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The Warsaw Voice » Business » August 29, 2014
Business & Economy
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Polish Businesses Go Global
August 29, 2014   
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Poland has been regarded as one of the most attractive investment destinations in Europe for years. As a result, American, German, French, Japanese and multinational corporations are opening new factories in Poland and the country continues to attract growing foreign direct investment. But recently Polish companies have been increasingly active on the global investment market. For the time being, this is not yet a massive expansion drive by Polish companies abroad, but some projects command respect internationally.

One example is a project by Polish copper giant KGHM in the Sierra Gorda copper mine in Chile. According to the company’s executives, the mine cost more than $4.1 billion to launch. This marks the biggest investment project abroad by a Polish company ever.

Other Polish companies are also increasingly bolder in investing abroad. Fuel giant PKN Orlen, the largest company in Poland, has invested in Lithuania, Germany, the Czech Republic and recently also in Canada. Unfortunately, not all its investments have been successful. The purchase of the Mazeikiu refinery in Lithuania has brought the corporation substantial losses. Another major investor is the Lotos group, which is extracting oil and natural gas on the Norwegian Continental Shelf. Also investing abroad is Polish gas giant PGNiG. Kulczyk Investments, in turn, has licenses to drill for oil in Nigeria. Also worthy of note are projects by pharmaceutical companies such as Bioton, PZ Cormay and Polpharma. Other major Polish investors abroad are telecommunications and IT market players Asseco and Comarch.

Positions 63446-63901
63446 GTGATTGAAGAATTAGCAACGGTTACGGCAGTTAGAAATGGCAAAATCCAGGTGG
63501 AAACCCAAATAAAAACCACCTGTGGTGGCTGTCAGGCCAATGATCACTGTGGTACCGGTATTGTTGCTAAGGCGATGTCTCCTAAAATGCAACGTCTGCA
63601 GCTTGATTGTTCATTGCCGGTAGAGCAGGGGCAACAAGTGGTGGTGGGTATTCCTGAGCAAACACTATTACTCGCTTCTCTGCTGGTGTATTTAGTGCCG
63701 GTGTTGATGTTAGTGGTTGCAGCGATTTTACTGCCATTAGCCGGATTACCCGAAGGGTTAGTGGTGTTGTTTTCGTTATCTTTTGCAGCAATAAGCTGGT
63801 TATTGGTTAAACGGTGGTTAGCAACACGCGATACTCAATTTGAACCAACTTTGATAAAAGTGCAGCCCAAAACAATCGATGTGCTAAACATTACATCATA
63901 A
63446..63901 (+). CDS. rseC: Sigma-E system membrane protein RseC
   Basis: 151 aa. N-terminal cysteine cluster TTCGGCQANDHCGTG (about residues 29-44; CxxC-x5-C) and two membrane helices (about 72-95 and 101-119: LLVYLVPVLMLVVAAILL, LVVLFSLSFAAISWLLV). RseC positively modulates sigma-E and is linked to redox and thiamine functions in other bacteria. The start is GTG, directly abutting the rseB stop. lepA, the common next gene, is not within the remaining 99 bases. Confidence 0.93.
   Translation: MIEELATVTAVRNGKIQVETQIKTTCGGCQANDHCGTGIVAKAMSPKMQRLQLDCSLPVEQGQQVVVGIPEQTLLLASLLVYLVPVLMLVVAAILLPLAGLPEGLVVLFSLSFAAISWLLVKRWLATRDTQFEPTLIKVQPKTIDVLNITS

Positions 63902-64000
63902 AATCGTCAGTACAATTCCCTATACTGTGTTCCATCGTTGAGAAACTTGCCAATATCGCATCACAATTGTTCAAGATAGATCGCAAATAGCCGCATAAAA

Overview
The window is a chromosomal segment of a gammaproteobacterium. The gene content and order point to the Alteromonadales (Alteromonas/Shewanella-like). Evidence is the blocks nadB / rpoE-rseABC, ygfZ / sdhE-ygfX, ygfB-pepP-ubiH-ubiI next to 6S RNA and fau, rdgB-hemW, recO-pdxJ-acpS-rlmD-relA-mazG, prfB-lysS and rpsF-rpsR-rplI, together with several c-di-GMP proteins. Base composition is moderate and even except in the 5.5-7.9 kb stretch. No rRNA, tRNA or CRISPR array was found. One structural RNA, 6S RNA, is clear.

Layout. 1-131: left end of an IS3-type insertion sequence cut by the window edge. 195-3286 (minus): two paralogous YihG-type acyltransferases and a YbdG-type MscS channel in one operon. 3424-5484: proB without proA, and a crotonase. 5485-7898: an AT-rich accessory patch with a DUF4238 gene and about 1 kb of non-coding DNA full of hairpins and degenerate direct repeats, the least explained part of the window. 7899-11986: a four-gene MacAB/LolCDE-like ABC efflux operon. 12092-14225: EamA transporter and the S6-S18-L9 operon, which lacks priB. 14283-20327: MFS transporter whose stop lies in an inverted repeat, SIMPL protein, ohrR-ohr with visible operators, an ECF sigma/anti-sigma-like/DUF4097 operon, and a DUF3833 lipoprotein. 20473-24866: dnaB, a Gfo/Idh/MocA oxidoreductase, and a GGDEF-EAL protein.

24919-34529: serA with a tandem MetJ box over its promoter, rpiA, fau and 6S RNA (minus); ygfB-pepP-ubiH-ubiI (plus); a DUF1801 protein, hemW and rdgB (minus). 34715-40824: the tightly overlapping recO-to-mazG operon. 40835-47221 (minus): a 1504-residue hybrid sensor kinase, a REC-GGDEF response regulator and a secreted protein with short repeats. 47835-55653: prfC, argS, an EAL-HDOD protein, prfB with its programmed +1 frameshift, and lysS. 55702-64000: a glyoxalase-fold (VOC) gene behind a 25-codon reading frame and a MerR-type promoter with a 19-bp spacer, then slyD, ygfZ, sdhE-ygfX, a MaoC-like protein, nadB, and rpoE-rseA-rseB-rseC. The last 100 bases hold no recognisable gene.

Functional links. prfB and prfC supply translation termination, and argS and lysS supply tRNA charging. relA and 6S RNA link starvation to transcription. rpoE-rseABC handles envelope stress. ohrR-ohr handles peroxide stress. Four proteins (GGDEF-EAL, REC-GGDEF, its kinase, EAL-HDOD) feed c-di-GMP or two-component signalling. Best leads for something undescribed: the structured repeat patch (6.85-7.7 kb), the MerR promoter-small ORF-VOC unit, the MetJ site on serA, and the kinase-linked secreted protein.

According to the Warsaw-based Institute for Market, Consumption and Business Cycles Research, Polish companies investing abroad are active in nearly 70 countries, selling over $21 billion worth of goods and services and employing more than 30,000 workers. Interestingly, some companies have bigger business abroad than in Poland. In terms of the number of foreign subsidiaries and branches, Polish companies are the most active in Western and Central Europe, the Middle East and Eastern Europe. According to the Polish central bank, the total value of Polish investment abroad is over $50 billion. However, almost 40 percent of this is cash flows designed to optimize taxes rather than create new value. Meanwhile, the number of companies interested in opening production facilities abroad is growing as well. And companies may find it easier to carry out their international expansion plans thanks to measures such as the Economy Ministry’s Go China and Go Africa programs.
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